Mellon Bank Corp. has announced plans to acquire an investment manager in Florida to further the expansion of its private banking business.

Pittsburgh-based Mellon said Monday that it would close a deal to buy Ganz Capital Management in the second quarter. Ganz, based in North Miami Beach, manages $400 million for wealthy individuals. Terms of the deal were not disclosed.

Ganz, founded in 1971, will be folded into Mellon Private Asset Management, which has more than $54 billion of client assets under management and administration.

Mellon's private asset management business has swelled by more than 50% since 1993, when it acquired another money manager, the Boston Co. But the Ganz deal is about presence, not scope, according to Mellon executives.

"In addition to assets, people are very important in this business," said David F. Lamere, Mellon's senior vice president in charge of investment management and trust. "An acquisition allows us to enter a market with people who have a reputation in a local market."

Along with client assets, Mellon will take on 20 employees of Ganz, including its president, Charles B. Ganz, and senior portfolio manager, Gloria M. Zaldivar.

The acquisition will be similar to another made by Mellon to get into a new market. In 1994 it acquired Belden & Associates, San Francisco, which had $200 million under management. Ganz, like Belden, will do business as Mellon Private Asset Management.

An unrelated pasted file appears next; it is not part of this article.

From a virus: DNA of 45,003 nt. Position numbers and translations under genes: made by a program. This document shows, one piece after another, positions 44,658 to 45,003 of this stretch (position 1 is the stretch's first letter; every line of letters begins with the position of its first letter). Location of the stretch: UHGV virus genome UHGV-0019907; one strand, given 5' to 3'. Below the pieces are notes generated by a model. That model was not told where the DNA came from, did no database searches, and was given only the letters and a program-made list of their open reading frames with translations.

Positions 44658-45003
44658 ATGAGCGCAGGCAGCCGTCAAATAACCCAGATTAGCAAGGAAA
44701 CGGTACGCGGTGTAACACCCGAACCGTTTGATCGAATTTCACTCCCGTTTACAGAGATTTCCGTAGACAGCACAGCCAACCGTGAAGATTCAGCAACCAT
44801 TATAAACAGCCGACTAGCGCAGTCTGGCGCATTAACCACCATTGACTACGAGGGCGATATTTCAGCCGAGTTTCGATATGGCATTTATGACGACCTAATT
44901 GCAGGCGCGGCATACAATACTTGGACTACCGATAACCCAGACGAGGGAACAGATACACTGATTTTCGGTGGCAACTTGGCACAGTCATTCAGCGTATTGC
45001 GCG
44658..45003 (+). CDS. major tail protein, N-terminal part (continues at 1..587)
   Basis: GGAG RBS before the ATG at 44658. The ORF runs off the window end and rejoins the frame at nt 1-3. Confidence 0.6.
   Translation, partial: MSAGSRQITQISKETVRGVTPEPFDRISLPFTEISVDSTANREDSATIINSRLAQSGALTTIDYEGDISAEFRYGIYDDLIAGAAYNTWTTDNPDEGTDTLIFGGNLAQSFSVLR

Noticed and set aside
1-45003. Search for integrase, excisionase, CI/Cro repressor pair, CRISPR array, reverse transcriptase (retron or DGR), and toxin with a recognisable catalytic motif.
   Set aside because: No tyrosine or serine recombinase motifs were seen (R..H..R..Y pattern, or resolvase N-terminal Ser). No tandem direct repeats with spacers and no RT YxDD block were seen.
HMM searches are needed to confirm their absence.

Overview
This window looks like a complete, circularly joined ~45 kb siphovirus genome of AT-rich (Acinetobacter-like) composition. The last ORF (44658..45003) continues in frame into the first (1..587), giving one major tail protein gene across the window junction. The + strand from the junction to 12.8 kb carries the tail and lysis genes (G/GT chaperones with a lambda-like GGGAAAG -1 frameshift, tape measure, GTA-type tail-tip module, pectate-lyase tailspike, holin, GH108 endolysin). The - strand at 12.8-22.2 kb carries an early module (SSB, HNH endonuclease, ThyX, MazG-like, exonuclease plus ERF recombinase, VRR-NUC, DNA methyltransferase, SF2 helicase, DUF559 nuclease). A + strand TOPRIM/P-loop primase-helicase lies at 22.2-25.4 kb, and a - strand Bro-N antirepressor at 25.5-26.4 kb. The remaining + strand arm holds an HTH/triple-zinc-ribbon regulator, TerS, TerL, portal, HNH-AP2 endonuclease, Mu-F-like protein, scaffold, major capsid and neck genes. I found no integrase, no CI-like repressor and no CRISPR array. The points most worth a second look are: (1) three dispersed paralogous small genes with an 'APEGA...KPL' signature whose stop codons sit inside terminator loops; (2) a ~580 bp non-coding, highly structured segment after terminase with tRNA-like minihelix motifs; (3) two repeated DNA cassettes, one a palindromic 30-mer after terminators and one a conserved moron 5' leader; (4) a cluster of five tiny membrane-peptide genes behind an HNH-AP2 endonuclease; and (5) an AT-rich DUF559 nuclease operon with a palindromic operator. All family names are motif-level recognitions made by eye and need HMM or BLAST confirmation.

Mr. Lamere said Mellon's services in Florida have been limited in this decade to visiting existing clients from up north who also have homes in the Sunshine State.

Florida's private banking turf is crowded. Merrill Lynch & Co. and other brokerages-including local firms Raymond James & Associates Inc., St. Petersburg, and J.W. Charles Financial Services Inc., Boca Raton-blanket the state.

In addition to Barnett Banks Inc., the largest homegrown banking company, several others with private client groups have dug into Florida. They include: Bank of New York Co., Bankers Trust New York Corp., Bessemer Trust Co., Chase Manhattan Corp., Citicorp, J. P. Morgan & Co., KeyCorp, NationsBank Corp., Northern Trust Corp., SunTrust Banks Inc., and U.S. Trust Corp.

Others have made recent commitments to build client bases in Florida, such as Lehman Brothers Inc., Bank of Boston Corp., Fleet Financial Group Inc., and Comerica Inc. PaineWebber Inc. refers Florida trust clients to Comerica under an alliance.

"If you want to play in the investment management game nationally, an ante in Florida is required," said Michael P. Kostoff, managing director of Advisory Board, a Washington private banking consulting firm.

Mellon had been in Florida before, through a Boca Raton bank it sold to SunTrust in February 1989.

"In the late '80s Mellon, not unlike many peers, scaled back in certain areas," a bank spokesman said. "Mellon is in a completely different position today. We did not have the resources to pursue growth at that time."

Mr. Lamere said Mellon would not miss the boat because the number of wealthy households in Florida is increasing at a rate high enough to support many competitors.

"If you look at the people who are significant in private asset management," he added, "all of them have strongholds in different parts of the country, but nobody has a stronghold in all parts of the country."

The number of households in Florida whose members have more than $1 million of investable assets grew 33%, to 289,780, in 1996, according to Payment Systems Inc., a Tampa research firm.

"Even though the competition is heating up, there is still business to be had," said John J. DeMarco, senior vice president of PSI.

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